This isn't a pleasant post. As I feel this blog is the sum total of my work, I feel it necessary to comment on the events of the day--even when I have very little to say, or very conflicted feelings. Given that the killing of Osama bin Laden is the biggest news of the past five years, I feel obliged to comment.
I was in bed when the news came. My fiance woke me up to tell me. My first reaction was that I thought someone had shot the president. (I was half asleep). I leapt from the bed in horror, a truly awful and heart rending feeling in my chest. She was super excited and started reading the article, I cottoned on after a second, and listened to the sparse details released at the time. During this recitation, I went back to bed. She continued to read the article as I lay face down in the pillows. I knew she wanted me to speak, so I said the only cogent thought that came to mind, "Two years. Well, I guess it wasn't that hard Mr. Bush."
The next day, as we learned more, I was very passively receiving. I felt obliged to use one of my free 20 articles at the Times to get the skinny. I didn't even bother to finish it. I'd heard that the man had been shot in the head. They said there was a firefight, but head shots are only achieved by snipers and by close, sometimes point blank shooting. Either way the man did not die the death of a martyr. I was pleased, I admit, by that. Either he died on his knees staring death in the face, or he died in midflight hurriedly dodging bullets. Then again, who knows how martry's die? Death is never pretty, and no one "looks good" doing it.
After, I cruised the internet for other people's reactions. I recalled from my dreamlike state the night before that people were gathering and chanting "USA! USA! USA!" I've always found this behavior disgusting. It doesn't matter to me whether or not its a U.S. v. Canada hockey game, or the killing of a mass murderer. Aside from the murderous intent behind such chanting, aside from the ignorance and fear it demonstrates, or the inflamatory ultra nationalistic zeal it engenders, it bothers me on an entirely different level. It's groupthink. Even on Passover, I recite the Hagaddeh with the others, and make funny voices until my 'better half' gives me a healthy poke. I find it filthy, and I feel filthy witnessing it or participating in it. It's a classic mob mentality. It's very human, but as a humanist, I have much higher hopes for my people.
I've always been on the outside. As Nietzsche put it, I peered into the abyss. And I came to love that isolation, to revel in it. All of which to say--this might be a personal hang up. It seems normal that people chant at baseball games, at religious events, at executions, at protests. So why does it not seem normal to me? Why do I find it so reprehensible? I could join in easily. Sure, maybe not at a baseball or football game, I hate sports, and know little about them. But I could have easily insisted we travel down to Times Square that night to revel in the blood thirsty dance. Even had I tried, even had I felt something at Osama's death, I would have felt self concious screaming out bloody murder. I use to be more musical, I tried writing songs. I couldn't write a lyric to save my life. Everything felt hollow, corny, trite.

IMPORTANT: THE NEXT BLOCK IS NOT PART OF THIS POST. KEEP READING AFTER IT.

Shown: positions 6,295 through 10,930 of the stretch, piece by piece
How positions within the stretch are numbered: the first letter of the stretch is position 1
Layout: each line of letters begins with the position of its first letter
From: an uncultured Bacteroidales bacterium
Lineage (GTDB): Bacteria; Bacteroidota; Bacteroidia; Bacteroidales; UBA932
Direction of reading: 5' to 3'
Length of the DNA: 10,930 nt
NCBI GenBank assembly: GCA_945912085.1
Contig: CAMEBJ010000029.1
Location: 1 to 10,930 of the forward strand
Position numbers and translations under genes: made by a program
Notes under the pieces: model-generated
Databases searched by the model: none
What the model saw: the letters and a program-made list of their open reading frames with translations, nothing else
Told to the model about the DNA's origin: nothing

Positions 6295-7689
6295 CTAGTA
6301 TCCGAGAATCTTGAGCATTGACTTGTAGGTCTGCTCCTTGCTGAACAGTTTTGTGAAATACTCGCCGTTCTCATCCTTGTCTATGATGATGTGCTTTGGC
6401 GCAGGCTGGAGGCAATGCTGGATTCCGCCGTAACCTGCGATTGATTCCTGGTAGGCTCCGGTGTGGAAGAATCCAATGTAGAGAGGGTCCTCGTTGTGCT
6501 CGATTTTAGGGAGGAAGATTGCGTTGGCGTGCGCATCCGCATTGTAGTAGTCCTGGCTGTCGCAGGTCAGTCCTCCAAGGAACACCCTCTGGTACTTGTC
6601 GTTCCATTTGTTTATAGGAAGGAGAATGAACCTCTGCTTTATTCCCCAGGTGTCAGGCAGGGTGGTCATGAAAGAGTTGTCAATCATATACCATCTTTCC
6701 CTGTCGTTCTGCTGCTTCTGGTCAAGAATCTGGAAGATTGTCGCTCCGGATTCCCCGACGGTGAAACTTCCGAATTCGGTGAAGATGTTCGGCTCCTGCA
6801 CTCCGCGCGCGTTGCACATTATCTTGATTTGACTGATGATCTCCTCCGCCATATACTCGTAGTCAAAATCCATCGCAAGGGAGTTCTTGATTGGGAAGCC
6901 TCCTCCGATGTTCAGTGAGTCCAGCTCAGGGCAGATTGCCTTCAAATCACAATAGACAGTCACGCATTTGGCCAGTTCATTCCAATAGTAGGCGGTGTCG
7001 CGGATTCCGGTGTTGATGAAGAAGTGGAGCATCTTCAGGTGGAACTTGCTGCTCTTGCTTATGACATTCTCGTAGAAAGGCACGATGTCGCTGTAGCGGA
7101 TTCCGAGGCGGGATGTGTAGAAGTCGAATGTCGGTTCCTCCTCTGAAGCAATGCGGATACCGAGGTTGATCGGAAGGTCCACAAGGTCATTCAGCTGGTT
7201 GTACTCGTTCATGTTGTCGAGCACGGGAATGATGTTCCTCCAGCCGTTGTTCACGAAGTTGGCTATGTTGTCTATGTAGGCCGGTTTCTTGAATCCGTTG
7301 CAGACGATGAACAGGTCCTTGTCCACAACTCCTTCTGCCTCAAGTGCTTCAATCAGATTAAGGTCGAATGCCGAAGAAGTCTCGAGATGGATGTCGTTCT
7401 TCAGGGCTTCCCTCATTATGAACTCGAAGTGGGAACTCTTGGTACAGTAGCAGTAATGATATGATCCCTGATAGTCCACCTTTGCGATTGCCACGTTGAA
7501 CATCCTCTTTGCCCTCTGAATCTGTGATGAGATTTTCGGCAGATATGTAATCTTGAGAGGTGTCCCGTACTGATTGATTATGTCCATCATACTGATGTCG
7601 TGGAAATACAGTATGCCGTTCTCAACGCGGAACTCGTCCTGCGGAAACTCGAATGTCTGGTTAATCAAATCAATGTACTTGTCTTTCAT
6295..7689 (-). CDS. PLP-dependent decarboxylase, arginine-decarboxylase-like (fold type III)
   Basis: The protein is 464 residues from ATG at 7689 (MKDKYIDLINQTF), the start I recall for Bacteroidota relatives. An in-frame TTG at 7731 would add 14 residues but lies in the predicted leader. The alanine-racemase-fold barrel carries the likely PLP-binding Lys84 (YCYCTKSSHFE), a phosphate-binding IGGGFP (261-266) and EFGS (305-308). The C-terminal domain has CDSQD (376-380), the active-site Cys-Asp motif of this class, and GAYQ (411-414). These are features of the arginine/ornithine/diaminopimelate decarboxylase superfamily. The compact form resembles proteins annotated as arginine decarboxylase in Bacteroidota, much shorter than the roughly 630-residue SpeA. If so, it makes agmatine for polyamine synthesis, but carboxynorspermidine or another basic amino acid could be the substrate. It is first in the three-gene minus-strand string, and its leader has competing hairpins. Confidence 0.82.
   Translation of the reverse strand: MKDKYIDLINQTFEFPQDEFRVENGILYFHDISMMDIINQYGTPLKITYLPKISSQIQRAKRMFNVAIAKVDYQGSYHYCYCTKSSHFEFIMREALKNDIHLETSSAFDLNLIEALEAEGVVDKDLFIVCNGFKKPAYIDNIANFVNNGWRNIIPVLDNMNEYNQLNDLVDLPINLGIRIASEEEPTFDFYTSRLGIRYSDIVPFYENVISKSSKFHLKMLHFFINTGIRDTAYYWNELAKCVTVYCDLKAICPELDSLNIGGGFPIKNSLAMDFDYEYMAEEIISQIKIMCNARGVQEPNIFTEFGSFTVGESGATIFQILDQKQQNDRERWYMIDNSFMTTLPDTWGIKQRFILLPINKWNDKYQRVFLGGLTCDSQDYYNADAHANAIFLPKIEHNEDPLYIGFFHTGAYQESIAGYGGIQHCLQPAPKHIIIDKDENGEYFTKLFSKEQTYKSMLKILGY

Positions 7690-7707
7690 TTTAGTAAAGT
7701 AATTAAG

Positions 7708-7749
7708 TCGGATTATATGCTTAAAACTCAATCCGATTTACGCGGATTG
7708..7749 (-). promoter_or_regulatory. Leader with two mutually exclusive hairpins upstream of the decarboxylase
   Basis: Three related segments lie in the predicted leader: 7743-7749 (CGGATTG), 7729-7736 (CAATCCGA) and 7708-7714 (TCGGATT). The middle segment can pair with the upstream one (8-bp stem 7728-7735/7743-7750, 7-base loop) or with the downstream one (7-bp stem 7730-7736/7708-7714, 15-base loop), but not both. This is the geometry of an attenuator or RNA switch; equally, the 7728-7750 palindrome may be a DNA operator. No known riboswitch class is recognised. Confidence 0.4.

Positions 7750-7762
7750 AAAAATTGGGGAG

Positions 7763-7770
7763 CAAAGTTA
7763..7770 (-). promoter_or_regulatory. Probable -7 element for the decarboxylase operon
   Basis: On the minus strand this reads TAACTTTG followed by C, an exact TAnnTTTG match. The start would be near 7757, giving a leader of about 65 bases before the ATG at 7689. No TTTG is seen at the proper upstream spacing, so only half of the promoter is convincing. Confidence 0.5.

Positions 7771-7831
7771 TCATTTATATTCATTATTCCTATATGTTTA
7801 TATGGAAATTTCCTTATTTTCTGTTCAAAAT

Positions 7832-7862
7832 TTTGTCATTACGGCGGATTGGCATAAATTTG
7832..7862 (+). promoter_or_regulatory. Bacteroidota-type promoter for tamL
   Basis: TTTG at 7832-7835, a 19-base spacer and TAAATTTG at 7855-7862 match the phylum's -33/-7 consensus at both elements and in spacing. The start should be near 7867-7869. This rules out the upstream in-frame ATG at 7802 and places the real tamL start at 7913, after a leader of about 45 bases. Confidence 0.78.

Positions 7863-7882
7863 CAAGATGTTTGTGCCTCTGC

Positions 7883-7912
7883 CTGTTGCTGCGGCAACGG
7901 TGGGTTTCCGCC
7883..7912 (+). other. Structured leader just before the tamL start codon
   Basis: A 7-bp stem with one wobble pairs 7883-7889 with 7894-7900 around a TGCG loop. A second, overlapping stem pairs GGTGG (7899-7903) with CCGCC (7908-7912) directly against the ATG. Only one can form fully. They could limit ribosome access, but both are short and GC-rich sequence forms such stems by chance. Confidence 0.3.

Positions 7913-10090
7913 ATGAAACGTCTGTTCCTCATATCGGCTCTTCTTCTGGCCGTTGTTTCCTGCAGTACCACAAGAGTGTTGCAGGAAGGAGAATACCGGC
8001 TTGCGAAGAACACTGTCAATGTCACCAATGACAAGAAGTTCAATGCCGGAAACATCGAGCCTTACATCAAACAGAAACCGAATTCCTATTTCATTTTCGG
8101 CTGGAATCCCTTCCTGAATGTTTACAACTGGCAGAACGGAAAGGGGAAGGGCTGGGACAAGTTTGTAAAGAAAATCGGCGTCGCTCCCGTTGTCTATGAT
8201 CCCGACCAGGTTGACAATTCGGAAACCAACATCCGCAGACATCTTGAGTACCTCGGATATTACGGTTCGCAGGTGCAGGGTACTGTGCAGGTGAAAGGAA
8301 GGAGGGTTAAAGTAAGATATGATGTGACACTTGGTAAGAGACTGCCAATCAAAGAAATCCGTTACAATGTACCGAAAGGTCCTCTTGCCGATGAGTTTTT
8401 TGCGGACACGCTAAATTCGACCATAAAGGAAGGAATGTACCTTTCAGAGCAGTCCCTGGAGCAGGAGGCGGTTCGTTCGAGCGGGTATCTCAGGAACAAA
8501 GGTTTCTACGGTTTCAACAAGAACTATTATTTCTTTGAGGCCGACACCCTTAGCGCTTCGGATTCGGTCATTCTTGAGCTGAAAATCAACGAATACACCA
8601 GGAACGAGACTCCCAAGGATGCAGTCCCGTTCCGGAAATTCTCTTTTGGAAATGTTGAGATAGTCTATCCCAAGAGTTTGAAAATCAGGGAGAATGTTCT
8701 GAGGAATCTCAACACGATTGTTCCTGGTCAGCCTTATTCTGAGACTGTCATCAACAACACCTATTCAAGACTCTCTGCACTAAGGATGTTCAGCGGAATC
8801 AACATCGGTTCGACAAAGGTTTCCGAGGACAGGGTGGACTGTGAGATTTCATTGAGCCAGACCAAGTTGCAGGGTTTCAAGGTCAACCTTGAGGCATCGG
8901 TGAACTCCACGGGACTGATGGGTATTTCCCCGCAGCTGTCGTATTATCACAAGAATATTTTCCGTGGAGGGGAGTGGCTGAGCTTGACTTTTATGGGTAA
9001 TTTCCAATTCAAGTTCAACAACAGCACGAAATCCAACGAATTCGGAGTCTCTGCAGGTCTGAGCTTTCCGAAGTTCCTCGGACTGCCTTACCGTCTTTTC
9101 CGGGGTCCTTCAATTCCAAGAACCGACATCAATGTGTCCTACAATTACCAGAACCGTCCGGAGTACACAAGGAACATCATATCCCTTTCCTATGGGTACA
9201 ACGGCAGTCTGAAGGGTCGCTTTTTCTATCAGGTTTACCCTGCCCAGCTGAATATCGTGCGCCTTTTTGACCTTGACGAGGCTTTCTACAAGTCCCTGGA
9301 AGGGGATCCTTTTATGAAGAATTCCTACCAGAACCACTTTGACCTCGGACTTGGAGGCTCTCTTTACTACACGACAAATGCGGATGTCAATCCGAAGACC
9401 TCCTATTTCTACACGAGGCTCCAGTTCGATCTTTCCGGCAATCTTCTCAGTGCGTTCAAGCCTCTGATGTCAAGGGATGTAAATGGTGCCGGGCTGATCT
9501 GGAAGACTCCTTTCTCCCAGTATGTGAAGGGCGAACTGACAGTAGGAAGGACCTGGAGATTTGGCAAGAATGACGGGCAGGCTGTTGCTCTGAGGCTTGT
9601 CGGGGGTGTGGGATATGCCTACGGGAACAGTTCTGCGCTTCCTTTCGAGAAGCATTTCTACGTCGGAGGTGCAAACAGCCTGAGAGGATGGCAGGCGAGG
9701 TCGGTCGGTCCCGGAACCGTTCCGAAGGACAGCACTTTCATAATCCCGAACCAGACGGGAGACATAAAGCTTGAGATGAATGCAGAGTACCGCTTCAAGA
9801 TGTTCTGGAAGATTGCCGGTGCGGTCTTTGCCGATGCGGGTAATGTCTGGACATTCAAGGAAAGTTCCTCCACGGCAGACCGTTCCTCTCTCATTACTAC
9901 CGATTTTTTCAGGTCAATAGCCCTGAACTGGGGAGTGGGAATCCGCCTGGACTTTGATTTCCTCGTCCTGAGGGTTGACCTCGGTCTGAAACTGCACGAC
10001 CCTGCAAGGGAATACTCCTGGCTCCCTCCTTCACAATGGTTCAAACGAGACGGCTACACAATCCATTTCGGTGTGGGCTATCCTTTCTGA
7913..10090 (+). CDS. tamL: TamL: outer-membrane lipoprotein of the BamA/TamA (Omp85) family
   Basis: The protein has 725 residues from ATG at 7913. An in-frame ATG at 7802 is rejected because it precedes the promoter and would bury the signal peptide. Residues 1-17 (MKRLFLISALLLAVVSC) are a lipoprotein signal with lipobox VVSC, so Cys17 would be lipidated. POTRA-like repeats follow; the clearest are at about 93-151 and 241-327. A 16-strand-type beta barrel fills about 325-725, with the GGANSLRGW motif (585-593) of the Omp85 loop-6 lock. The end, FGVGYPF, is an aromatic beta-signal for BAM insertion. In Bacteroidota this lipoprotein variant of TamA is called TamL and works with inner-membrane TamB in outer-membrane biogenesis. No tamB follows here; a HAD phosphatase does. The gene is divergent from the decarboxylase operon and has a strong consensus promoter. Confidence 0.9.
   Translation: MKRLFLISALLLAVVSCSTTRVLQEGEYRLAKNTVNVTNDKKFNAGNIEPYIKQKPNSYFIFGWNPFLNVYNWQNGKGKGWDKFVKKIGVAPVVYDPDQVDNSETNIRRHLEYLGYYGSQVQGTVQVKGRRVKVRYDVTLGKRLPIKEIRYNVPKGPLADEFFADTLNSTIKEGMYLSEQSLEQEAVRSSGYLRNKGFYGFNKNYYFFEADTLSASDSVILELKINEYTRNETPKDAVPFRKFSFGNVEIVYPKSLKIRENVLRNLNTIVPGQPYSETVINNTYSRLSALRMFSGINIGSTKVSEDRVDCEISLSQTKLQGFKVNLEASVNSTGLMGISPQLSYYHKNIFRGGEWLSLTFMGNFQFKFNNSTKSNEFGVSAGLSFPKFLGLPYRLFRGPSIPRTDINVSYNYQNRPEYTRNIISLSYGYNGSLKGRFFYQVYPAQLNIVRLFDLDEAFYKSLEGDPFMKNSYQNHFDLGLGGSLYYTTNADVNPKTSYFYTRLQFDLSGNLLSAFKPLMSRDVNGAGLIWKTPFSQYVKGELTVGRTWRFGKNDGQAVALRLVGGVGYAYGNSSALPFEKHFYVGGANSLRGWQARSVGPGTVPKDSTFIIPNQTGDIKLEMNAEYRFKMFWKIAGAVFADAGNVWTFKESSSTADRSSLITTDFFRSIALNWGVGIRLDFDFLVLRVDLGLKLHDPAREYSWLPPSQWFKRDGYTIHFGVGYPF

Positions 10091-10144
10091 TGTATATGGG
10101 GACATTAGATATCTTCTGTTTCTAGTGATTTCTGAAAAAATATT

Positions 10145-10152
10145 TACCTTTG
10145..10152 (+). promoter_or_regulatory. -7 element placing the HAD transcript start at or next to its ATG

My mother was mere blocks away from the WTC on 911. I myself had been scant miles from the Pentagon on 911 and could see the smoke from the roof of my dorm. It was a very peaceful day for me. I hit the liquor store before the rest of the schmucks fled the city. And I lay with a girl, on a sunny roof, with a beer.
Today, I work in a 50 story building in the most targeted city in the world. I even work for a firm that represents the day's symbols of corporate avarice and disunion. I am a target. And I don't care. I don't feel threatened, and now that the man is dead, I don't feel safer, or less safe. This is my problem, I get that I'm different like that. But really, I'm quite an anxious person, incredibly anxious. But my fears are real, they are things that happen to me every day, the awful things that can and do go wrong almost daily. They are the casual guilts from not responding to phone calls or emails, or shirking someone else's work, or not progressing in my own life or career.
My building might blow up today. I'll be scared shitless, I'll run down the stairs, probably throwing people out of my way. I may make it out, but I probably wouldn't. 50 floors is a long distance to walk. But I can't get it up to be scared about that. I'm scared about my upcoming wedding. I'm scared about how my family will get along, and if I'll have the money to pay for it all. I'm scared about my fiance's visa status, I'm scared about what the next six months will hold for us. But I'm not scared of Osama. I never was.